A brief lamentation for our times

Lamentation #388 (Martha Graham) by Andy Warhol www.artnet.com

Lamentation #388 (Martha Graham) by Andy Warhol www.artnet.com

March 25, 2015, headline in local Herald-Times: Crane Naval Surface Warfare Center Adding 350 more workers. For those not in the know about this economic engine for southcentral Indiana, NSWC Crane is “a naval laboratory and a field activity of Naval Sea Systems Command, employing 3000 people supporting special missions, strategic missions, and electronic warfare.”

And of course, people in the region are thrilled to hear the news. More jobs! Yep, the economic engine of Empire just keeps on growing, diversifying, coagulating, sucking out the soul.

See this, for an overview:

Why Banksters Hate Peace: All Wars are Bankers’ Wars

I do think it’s crucial to understand that the “problem” we face is not personal but systemic. It cannot be reduced to one person or group, one “cause” or set of causes. It appears that we face, and must embrace, not a problem but a predicament. One that is likely impossible to resolve. While all of us cannot but help but contribute, nobody in particular is “at fault.” As the Buddhists would say, it all rises and falls together: “dependent co-arising.”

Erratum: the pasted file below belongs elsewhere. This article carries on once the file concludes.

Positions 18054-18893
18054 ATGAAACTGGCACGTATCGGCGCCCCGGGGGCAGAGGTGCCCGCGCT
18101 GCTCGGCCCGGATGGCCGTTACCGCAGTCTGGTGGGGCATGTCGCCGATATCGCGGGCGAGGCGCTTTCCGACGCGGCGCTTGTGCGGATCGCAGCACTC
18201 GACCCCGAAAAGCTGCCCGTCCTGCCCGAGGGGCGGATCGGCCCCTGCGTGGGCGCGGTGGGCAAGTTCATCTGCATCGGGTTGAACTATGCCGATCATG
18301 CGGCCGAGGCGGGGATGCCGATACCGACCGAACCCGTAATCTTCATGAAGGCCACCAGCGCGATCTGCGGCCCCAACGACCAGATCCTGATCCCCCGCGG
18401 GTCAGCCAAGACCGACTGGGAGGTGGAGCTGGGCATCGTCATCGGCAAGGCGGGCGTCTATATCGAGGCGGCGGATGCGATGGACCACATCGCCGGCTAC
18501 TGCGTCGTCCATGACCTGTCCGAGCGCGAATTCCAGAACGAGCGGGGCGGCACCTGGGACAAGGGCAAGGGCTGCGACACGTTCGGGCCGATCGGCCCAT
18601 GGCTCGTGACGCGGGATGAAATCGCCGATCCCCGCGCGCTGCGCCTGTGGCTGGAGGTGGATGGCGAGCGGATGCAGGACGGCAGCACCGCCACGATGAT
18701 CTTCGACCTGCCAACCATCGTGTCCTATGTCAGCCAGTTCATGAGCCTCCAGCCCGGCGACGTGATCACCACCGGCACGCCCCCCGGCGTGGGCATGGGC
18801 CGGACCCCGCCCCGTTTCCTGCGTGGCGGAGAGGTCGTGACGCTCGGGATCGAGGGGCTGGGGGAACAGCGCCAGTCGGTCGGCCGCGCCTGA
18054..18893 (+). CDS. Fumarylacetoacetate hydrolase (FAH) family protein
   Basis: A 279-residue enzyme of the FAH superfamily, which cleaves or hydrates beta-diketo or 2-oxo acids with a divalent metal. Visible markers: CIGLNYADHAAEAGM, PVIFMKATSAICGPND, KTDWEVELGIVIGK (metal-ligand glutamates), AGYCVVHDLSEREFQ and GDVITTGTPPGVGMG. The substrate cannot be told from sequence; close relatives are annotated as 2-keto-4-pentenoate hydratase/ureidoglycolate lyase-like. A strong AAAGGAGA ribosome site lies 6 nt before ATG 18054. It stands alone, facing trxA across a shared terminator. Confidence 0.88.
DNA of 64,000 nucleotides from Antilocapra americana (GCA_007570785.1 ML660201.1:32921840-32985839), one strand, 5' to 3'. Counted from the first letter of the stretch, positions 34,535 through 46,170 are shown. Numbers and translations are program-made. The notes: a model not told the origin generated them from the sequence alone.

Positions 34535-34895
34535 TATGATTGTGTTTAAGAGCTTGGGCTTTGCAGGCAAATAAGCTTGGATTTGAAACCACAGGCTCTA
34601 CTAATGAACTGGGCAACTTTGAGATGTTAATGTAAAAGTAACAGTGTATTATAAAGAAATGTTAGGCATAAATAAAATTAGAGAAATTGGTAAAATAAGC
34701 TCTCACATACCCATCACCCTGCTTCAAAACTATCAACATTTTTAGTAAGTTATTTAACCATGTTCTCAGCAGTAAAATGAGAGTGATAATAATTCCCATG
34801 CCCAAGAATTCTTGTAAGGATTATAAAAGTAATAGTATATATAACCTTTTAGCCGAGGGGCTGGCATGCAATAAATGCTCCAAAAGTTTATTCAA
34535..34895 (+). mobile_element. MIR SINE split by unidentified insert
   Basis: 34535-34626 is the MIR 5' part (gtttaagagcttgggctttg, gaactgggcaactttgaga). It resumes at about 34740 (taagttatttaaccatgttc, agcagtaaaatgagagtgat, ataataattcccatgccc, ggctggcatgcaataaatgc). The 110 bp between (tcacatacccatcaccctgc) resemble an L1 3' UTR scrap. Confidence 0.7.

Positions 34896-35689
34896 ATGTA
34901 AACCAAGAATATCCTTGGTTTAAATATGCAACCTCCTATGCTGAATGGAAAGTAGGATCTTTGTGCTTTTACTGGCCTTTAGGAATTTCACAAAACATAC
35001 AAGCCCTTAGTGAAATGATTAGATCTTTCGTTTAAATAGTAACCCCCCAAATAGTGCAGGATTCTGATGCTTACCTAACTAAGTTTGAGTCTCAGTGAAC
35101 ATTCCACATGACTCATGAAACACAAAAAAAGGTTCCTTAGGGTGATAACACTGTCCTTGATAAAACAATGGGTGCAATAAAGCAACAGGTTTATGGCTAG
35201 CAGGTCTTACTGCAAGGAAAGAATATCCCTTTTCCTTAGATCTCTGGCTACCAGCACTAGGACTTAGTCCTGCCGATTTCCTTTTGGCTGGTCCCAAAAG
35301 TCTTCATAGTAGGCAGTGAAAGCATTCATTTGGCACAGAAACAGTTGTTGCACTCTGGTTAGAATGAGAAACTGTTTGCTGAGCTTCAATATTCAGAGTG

Those who want jobs, those who have jobs, those who create jobs, the structures that support, enhance and grow jobs, the cultural imperative to “have a job,” all arise and fall together. And it does seem that the engine of predatory capitalism, which funnels the most to the fewest, is in bed with the drive for endless war. The economic engine and the military engine dovetail. Which is why I feel it’s crucial to leave the money economy behind, to find ways to burrow underneath it.

I aim to live simply, to live in full rich interconnectivity with humans and other species, to live wise, for as long as I — and we — may or may not have on this still beautiful, suffering planet Earth. If we are to extinguish ourselves, then at least let us blink out with full, ceremonial awareness of what we long for, what we have lost.

 

 

 

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